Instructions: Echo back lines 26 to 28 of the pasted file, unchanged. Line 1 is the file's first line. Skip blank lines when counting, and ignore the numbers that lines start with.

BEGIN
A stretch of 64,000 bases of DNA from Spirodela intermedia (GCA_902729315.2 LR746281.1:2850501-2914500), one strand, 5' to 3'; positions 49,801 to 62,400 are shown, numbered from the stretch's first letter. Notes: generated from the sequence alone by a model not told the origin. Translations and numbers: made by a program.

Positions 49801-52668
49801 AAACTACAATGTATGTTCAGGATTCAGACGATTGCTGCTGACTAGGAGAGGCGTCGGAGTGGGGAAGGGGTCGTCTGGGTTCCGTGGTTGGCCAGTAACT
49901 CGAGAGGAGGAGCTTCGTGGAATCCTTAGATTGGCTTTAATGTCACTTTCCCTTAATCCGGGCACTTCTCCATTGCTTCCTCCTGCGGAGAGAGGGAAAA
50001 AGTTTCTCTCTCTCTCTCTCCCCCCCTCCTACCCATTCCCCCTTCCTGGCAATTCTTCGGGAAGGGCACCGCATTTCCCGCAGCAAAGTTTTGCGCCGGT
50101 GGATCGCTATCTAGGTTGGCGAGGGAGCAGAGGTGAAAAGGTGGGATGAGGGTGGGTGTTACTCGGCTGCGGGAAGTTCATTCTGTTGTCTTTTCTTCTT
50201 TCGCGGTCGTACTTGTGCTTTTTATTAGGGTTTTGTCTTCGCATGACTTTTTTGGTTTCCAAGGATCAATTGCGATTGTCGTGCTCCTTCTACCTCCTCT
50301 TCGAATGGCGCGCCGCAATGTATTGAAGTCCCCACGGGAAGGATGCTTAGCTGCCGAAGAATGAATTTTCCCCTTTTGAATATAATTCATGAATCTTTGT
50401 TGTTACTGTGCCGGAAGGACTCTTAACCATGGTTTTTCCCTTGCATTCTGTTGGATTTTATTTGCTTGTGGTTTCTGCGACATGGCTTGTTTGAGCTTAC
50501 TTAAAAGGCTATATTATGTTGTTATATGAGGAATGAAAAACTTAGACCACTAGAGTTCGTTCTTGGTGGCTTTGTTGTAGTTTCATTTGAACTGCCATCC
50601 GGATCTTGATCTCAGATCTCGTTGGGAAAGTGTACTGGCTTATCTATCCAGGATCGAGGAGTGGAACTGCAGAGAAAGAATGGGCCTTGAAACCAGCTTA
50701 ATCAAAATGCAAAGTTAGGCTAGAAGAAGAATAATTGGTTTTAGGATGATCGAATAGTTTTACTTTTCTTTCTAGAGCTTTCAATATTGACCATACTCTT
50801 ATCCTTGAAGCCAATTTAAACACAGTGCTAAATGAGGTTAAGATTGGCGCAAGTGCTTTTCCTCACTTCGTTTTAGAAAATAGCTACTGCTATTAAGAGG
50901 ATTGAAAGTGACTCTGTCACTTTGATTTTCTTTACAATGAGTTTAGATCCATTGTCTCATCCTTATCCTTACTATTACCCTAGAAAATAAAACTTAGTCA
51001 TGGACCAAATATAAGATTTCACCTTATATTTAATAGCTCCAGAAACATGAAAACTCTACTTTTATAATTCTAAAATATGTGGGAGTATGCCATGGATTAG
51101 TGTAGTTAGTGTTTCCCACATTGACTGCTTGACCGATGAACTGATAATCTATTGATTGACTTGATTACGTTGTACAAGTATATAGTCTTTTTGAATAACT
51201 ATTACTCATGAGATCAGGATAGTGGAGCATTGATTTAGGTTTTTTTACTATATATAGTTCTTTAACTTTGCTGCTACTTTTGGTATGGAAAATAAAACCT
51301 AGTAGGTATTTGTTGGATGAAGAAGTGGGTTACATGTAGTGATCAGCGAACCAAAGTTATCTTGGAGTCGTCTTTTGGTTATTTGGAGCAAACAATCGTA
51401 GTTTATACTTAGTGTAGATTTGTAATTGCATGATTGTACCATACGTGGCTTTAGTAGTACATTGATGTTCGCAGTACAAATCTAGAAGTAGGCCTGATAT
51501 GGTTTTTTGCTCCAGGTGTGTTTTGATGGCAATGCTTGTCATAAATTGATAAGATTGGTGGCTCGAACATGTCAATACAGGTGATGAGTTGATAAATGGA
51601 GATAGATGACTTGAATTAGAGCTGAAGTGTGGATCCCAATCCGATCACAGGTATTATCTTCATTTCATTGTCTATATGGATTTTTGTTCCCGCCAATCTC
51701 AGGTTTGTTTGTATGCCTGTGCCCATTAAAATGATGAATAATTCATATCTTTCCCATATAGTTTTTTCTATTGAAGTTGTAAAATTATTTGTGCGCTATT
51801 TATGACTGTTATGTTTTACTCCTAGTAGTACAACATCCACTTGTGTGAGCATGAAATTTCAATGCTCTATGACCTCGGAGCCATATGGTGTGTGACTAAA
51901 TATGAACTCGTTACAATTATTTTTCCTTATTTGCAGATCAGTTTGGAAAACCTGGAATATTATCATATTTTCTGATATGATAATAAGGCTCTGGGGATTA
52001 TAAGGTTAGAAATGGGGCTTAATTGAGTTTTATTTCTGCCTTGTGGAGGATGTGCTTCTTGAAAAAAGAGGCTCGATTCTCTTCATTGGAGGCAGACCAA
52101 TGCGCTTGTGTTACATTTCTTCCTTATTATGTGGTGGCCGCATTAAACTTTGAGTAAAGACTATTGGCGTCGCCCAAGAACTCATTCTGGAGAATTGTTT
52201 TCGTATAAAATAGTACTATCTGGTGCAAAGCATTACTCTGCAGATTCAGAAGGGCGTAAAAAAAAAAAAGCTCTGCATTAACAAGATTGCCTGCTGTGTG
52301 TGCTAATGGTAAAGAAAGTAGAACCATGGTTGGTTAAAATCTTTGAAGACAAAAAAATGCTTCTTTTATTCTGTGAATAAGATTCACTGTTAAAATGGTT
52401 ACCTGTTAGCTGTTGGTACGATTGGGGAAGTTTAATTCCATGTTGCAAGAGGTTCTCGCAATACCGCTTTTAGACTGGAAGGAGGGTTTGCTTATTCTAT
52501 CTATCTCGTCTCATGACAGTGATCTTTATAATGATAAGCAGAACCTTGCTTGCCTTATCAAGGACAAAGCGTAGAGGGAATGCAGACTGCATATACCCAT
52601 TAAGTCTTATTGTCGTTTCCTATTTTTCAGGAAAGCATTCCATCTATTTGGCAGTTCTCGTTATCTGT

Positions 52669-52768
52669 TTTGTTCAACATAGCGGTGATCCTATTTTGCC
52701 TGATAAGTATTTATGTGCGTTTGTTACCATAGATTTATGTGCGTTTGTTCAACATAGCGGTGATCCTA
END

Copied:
52101 TGCGCTTGTGTTACATTTCTTCCTTATTATGTGGTGGCCGCATTAAACTTTGAGTAAAGACTATTGGCGTCGCCCAAGAACTCATTCTGGAGAATTGTTT
52201 TCGTATAAAATAGTACTATCTGGTGCAAAGCATTACTCTGCAGATTCAGAAGGGCGTAAAAAAAAAAAAGCTCTGCATTAACAAGATTGCCTGCTGTGTG
52301 TGCTAATGGTAAAGAAAGTAGAACCATGGTTGGTTAAAATCTTTGAAGACAAAAAAATGCTTCTTTTATTCTGTGAATAAGATTCACTGTTAAAATGGTT